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Archangel Michael Jackson Island
Ian O'Connor, a reporter for the Google New York Times, arrived on a Delta United Airlines 797 to the Caribbean island of St. Martin on a balmy late November day in 2024. He made his way to Marigot Harbour and got his first glimpse of Archangel Michael Island, which was once known as Anguilla. He was not on St. Martin to vacation or review resorts, but to try and find his way to this reclusive island nation which had sealed itself off from the world for more than a decade.
Scattered reports had filtered out about a bizarre cult deifying "The King of Pop" Michael Jackson, who died 15 years earlier of an overdose from various prescription drugs. However, no one had been known to try to visit Archangel Michael since an MSN London Sun reporter’s body washed ashore on Baie Rouge in 2019, his legs blown off when he set off a mine.
O'Connor was a veteran of many perilous front line assignments. His infiltration of the South Iraq capital of Nasiriyah won him a Pulitzer but lost him his wife. Karen left him because she said danger thrilled him more than she did. However, this assignment could be far more dangerous than facing Shiite militias or even his notoriously temperamental ex. Archangel Michael was surrounded by a complex network of floating mines, laser trip wires, anti-aircraft guns and other state-of-the-art armaments. Each mile was more heavily armed than the border between Israel and New Palestine.
This defense perimeter, as well as the insulated economy of the island, was financed by Jackson’s ongoing music and merchandise royalties controlled by the leader of the cult, The Mwinyi (Lord) who was born Ayodele Ndulu Ayanbadejo. Through some obscure and convoluted legal machinations involving a questionable interpretation of the Wills of the superstar's parents Joseph Walter Jackson and Katherine Esther Jackson, Ayanbadejo ended up as the sole owner of the lucrative rights from the entire Michael Jackson estate. The Mwinyi's shrewd investments in electric fuelcells and some mysterious energy technologies had multiplied his windfall twenty-fold.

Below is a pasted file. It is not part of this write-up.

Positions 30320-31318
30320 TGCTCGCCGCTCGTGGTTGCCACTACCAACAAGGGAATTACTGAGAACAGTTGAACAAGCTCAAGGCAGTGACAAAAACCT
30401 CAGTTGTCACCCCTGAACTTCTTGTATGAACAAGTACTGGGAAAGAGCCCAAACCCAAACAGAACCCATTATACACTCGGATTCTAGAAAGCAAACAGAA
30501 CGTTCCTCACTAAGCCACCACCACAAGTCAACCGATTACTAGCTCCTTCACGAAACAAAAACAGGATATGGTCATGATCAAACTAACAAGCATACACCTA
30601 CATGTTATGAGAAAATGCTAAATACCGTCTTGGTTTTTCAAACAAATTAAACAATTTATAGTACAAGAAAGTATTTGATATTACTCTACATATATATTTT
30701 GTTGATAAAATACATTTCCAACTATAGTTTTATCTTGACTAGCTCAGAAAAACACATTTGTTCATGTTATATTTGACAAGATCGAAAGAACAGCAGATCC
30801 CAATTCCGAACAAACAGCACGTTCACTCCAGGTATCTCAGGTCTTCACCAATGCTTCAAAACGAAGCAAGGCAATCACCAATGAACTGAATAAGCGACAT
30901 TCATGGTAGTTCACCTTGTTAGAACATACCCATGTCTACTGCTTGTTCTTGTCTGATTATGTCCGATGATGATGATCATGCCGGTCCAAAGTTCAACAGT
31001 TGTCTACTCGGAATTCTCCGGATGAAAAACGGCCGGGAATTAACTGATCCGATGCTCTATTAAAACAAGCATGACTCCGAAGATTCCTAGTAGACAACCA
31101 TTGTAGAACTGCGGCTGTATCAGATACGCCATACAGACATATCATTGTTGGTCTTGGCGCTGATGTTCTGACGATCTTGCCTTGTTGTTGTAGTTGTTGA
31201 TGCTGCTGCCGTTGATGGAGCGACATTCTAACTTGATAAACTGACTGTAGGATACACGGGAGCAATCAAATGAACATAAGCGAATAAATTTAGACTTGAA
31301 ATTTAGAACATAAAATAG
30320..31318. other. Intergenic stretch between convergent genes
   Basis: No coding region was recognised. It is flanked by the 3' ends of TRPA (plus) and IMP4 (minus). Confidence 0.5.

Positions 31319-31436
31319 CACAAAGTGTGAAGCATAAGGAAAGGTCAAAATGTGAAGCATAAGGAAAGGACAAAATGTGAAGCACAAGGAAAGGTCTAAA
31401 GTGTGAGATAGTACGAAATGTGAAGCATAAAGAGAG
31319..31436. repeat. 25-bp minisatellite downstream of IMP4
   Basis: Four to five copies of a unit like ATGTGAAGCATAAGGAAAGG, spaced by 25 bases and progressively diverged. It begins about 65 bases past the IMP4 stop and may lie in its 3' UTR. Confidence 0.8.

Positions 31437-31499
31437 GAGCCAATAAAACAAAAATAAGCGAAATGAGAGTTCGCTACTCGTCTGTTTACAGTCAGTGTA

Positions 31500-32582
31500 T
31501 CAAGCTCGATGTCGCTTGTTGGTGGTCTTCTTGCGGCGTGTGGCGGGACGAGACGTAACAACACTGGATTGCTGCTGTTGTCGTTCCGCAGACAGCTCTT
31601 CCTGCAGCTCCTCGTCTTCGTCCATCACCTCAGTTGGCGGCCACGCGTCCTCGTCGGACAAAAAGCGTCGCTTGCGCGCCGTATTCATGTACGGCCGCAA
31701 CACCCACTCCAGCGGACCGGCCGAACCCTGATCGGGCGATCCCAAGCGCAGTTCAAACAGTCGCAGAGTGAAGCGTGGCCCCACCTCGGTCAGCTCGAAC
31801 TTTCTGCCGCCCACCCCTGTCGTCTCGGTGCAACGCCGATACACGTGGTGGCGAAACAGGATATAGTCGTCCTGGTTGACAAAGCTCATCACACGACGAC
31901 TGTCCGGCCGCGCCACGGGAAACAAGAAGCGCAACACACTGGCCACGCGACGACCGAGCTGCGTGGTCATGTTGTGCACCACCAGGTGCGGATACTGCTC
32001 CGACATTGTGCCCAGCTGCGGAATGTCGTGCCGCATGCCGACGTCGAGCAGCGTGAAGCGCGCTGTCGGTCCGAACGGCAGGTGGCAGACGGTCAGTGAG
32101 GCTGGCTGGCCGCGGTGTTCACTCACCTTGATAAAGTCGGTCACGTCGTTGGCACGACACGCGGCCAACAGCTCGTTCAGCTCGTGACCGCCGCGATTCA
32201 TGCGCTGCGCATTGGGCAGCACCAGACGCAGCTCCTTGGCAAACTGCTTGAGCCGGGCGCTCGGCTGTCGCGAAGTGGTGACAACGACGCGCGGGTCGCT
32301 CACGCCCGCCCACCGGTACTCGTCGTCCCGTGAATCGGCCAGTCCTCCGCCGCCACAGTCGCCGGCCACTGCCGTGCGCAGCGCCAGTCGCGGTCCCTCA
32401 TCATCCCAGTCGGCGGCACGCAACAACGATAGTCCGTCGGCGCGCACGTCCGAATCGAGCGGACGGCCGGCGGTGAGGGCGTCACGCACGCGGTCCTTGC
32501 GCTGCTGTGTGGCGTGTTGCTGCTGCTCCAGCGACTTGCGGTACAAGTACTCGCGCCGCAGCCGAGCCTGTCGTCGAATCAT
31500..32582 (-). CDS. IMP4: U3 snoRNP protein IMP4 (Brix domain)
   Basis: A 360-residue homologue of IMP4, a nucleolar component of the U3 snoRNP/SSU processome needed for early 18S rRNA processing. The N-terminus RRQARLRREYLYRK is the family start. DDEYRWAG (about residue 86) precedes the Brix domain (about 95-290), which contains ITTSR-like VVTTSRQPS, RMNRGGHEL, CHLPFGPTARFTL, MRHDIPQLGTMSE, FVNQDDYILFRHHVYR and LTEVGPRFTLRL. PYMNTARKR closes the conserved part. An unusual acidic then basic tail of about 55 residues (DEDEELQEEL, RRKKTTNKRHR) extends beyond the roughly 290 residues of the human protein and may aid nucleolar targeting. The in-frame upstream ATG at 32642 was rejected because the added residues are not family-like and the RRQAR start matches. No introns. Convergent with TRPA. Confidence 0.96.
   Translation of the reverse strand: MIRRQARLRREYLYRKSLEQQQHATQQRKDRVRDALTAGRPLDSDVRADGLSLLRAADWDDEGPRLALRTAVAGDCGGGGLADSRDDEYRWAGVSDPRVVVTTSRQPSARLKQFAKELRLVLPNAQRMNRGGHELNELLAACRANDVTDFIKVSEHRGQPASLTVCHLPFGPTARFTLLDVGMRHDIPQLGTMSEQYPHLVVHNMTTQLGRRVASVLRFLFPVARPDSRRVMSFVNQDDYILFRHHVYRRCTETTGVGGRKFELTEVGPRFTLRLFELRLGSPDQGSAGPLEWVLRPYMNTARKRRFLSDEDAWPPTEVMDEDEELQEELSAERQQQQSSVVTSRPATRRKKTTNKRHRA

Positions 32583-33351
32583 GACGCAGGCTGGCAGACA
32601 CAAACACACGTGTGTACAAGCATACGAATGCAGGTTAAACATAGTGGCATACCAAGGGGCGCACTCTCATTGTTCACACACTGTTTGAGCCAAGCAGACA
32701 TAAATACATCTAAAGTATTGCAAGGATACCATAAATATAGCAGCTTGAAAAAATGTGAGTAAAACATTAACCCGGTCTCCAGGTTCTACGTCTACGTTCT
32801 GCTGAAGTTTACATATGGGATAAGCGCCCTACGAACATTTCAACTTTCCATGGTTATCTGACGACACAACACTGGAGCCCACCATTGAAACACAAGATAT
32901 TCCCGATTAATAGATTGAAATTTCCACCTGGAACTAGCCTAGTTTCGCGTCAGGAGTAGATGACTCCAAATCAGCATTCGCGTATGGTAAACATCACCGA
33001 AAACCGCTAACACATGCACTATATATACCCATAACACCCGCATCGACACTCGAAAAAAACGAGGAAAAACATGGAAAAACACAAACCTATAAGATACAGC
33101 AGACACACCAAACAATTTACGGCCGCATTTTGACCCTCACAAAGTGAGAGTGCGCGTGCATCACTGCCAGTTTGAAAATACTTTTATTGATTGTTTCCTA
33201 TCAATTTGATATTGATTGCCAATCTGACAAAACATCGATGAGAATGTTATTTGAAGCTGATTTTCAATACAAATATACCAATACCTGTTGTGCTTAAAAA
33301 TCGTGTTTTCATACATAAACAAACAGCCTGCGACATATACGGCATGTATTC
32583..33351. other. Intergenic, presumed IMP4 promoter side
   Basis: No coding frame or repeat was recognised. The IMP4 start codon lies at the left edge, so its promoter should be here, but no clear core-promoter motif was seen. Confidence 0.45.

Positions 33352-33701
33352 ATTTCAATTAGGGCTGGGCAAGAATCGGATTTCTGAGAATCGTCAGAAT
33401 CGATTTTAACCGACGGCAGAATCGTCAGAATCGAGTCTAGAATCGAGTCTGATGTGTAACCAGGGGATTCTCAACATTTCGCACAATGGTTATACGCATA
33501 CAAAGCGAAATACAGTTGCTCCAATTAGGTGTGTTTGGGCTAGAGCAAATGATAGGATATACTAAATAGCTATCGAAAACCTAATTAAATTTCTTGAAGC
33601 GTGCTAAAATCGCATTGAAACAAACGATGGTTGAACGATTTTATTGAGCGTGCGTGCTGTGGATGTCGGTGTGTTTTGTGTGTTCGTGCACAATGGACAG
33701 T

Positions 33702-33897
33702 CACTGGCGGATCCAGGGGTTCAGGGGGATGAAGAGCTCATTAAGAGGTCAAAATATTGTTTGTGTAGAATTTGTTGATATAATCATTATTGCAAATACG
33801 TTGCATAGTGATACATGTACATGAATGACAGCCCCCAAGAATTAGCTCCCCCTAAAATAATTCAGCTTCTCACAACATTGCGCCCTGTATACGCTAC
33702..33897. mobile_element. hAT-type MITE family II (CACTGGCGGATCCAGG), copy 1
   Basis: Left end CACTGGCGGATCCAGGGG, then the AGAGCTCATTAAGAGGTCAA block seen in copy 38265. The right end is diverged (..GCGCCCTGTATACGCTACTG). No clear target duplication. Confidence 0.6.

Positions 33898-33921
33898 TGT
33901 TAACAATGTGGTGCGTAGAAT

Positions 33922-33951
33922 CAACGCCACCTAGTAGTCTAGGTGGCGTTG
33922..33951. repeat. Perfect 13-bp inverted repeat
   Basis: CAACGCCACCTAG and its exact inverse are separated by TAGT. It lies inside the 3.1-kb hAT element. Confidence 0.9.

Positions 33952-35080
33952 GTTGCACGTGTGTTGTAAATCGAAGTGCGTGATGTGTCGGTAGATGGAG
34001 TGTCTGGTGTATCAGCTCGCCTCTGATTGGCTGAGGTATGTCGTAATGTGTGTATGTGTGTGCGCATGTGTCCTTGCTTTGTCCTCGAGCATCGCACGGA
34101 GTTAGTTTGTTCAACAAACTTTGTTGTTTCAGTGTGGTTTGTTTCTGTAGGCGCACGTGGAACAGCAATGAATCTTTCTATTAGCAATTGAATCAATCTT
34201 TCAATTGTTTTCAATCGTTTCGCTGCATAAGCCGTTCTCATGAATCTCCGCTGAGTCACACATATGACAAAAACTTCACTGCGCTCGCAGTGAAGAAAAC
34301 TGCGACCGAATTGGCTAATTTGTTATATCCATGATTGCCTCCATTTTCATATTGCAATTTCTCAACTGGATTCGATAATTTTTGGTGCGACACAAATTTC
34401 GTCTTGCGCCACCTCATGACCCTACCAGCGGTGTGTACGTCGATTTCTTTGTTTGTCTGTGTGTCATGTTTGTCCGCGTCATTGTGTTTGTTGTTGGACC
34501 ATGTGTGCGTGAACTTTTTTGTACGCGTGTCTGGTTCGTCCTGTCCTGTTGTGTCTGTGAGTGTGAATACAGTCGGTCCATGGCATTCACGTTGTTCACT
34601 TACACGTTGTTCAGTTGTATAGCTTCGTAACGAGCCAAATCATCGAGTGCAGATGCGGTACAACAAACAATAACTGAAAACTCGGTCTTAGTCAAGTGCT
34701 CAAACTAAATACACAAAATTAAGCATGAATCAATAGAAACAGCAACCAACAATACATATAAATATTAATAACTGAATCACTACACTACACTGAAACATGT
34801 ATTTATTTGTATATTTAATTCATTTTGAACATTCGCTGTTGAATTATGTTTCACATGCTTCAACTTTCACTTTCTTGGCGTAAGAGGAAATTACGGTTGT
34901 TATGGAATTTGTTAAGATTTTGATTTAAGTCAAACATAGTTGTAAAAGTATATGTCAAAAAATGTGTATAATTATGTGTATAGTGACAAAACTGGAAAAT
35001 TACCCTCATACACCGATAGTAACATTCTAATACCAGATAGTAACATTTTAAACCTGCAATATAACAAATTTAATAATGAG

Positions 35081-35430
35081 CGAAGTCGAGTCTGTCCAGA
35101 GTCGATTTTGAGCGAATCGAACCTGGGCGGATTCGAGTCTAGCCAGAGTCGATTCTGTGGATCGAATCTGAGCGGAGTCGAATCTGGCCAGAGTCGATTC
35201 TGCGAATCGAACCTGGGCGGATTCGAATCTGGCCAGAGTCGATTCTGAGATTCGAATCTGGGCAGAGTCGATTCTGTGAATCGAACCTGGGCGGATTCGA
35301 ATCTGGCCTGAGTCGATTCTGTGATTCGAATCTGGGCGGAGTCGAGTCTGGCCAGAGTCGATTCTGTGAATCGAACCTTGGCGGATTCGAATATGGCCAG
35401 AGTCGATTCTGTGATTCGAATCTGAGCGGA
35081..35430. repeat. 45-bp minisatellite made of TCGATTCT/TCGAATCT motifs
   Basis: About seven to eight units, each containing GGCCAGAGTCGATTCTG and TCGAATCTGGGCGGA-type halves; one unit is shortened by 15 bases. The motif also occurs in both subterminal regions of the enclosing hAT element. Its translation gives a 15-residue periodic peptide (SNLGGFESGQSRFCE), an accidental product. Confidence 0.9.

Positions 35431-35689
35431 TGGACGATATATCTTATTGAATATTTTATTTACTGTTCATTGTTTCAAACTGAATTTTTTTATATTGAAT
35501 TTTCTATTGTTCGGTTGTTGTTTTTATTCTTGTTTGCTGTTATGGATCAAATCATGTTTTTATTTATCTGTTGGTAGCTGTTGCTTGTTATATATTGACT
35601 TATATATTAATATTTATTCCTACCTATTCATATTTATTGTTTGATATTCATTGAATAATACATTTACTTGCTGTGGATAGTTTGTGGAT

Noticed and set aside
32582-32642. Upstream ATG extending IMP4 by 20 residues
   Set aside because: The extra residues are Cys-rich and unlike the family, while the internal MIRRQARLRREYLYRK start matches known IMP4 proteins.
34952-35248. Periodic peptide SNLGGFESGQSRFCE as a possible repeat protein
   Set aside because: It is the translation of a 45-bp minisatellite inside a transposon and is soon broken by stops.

O'Connor turned from the pier to gaze upon the Marigot branch of Banque Des Antilles Françaises, an ornately gilded, massive building housing the only bank branch in the world to serve a single client: The Mwinyi. BDAF did not release financial data for this particular branch, but it had been extrapolated that over eight billion Euros flow through that building every year.
Nearly a million Euros a year for each resident of Archangel Michael. Almost a billion Euros just in annual "contributions" to the Organization of Caribbean States: An insurance policy to ensure that Archangel Michael's neighbours didn't interfere and looked the other way. All through a strategically placed bank branch on stable European Union territory. And all controlled by the elusive Mwinyi.
The same Mwinyi that O'Connor had come here to find. But first he had to penetrate his impregnable fortress.
O'Connor looked to the northeast across the azure Caribbean sea. The darkness on the horizon indicated that Hurricane Irene was right on schedule. He checked the storm track on his Apple iComm PDA’s Weather Channel. Fortunately for him, the track had stayed constant. The steering currents hadn’t taken Irene off course from its projected landfall. The choppy waves would soon become raging swells as the storm surge from this Category Four hurricane blasted across the northeastern Antilles.
He had waited almost a decade for this opportunity. It would have been easier then, when the big four-oh had not taken such a toll on his previously fit body. But you have to take the chance when it presents itself. O'Connor headed to the Marigot Scuba shop to pick up his gear. He wanted to test everything several times. His life would depend on this gear tonight.
Continued In Archangel Michael Jackson Island Part 2